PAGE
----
I love the smell of really old cigarette smoke. Not the kind that sticks to your clothes after a night in a pub. The kind that has been lingering for months–possibly years.
She was tall and slender and pretty. Her skin bronzed from summers spent laying out by the lake in the Wisconsin breeze. She was a mother to five and the wife of one, and an alcoholic to all. I did not know her then.
I knew her leathery, wrinkled skin, her hand holding a cigarette, her house filled with old smoke. I knew her sober but watched her deteriorate. We lacked alone time–I can only recall one time where I had her alone, all to myself. I severely crave one-on-one time with people, in order to have and give undivided attention. I often don’t feel connected to friends and family unless this regularly occurs. I had craved it with her but was to shy to ask for it. In fact, I rarely ask for this time I so desperately covet. I am not entirely sure how it happened, and it was not for an extended period of time, but I had her for maybe an hour in her living room on a hot summer day. I was 14. I remember the room was bright and I was quiet. I was not sure how to act or what to do or say next. I approached timidly.
I didn’t really know anything about her, and she didn’t really know anything about me. I wanted this one hour to bond us forever. I wanted immediate mutual understanding, and a story to tell about a relationship that would be admired. Something deep inside me knew that this was practically impossible. I fall in love fast and intensely and sparingly, but even so, this moment was too small.
Nevertheless, the curious questions soon slipped off my tongue as if I was interviewing her for her own biography. I learned simple things in that hour. Things, perhaps, I should have already known: her career as a physical education teacher, her love for sports even though in her time there were no girls teams, her love for my mom.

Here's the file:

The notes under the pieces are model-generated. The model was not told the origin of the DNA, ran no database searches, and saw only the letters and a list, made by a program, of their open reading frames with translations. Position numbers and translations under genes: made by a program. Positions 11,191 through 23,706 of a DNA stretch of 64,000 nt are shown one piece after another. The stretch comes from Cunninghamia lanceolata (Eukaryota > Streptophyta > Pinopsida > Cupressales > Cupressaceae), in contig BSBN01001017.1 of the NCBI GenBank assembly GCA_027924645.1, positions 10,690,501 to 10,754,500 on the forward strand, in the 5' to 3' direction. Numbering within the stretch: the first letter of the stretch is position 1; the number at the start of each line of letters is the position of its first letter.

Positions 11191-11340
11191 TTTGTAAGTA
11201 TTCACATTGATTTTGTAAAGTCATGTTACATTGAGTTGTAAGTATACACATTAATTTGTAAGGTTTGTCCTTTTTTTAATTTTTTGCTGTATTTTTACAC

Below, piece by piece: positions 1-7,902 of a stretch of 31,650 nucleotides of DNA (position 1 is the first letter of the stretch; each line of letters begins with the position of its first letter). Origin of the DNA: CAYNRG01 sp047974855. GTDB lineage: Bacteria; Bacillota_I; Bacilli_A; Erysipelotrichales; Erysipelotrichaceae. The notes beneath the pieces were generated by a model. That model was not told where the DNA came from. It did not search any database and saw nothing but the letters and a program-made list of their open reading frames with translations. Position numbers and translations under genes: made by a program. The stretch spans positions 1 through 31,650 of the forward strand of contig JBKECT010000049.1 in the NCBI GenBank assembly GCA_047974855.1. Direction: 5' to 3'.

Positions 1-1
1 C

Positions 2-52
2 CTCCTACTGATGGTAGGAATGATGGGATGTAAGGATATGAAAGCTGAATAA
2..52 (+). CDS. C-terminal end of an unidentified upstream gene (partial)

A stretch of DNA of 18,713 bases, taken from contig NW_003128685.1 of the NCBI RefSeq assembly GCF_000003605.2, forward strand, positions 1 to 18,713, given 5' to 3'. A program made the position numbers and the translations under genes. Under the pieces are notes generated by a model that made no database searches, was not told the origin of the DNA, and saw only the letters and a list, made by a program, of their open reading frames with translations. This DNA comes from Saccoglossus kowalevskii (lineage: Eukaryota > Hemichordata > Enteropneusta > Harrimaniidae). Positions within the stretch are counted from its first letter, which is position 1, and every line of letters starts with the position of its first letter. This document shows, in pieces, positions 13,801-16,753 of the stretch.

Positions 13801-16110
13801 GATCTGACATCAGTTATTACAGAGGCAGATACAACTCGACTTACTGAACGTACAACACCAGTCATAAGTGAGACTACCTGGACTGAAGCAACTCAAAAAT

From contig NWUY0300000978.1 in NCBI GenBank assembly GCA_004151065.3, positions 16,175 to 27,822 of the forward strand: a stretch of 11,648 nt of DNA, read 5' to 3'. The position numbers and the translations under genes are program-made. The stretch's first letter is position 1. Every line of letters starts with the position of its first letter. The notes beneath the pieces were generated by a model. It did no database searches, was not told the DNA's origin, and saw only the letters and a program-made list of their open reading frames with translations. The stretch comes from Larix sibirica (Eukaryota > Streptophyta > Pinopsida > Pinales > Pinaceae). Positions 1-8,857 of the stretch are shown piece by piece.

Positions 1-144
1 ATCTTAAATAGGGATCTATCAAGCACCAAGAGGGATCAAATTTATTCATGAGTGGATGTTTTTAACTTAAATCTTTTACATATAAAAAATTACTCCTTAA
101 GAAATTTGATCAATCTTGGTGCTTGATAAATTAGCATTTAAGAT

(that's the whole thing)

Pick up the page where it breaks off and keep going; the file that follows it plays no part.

I feverishly held on to these basic facts because I knew her things better than I knew her. I knew every crevice of her house, since we would tend to her house during the summer while she was away for 3 months. I knew her clothes, as I navigated the walk-in closet and hid from my brother during a roaring game of hide-and-seek. I sifted through her button collection, photo collection, and CD collection. The house was a mysterious playground. The playground of a relative I longed to have known better; but whose possessions I remember fervidly.
My grandmother passed away a few months later.
She left her diaries behind. Pages upon pages of hand-written entries detailing events and emotions and grams of antidepressants. I read every word I could manage to take in through the cursive letters strung together and mixed with shorthand. And when I finished I buried a secret.
I was just like her.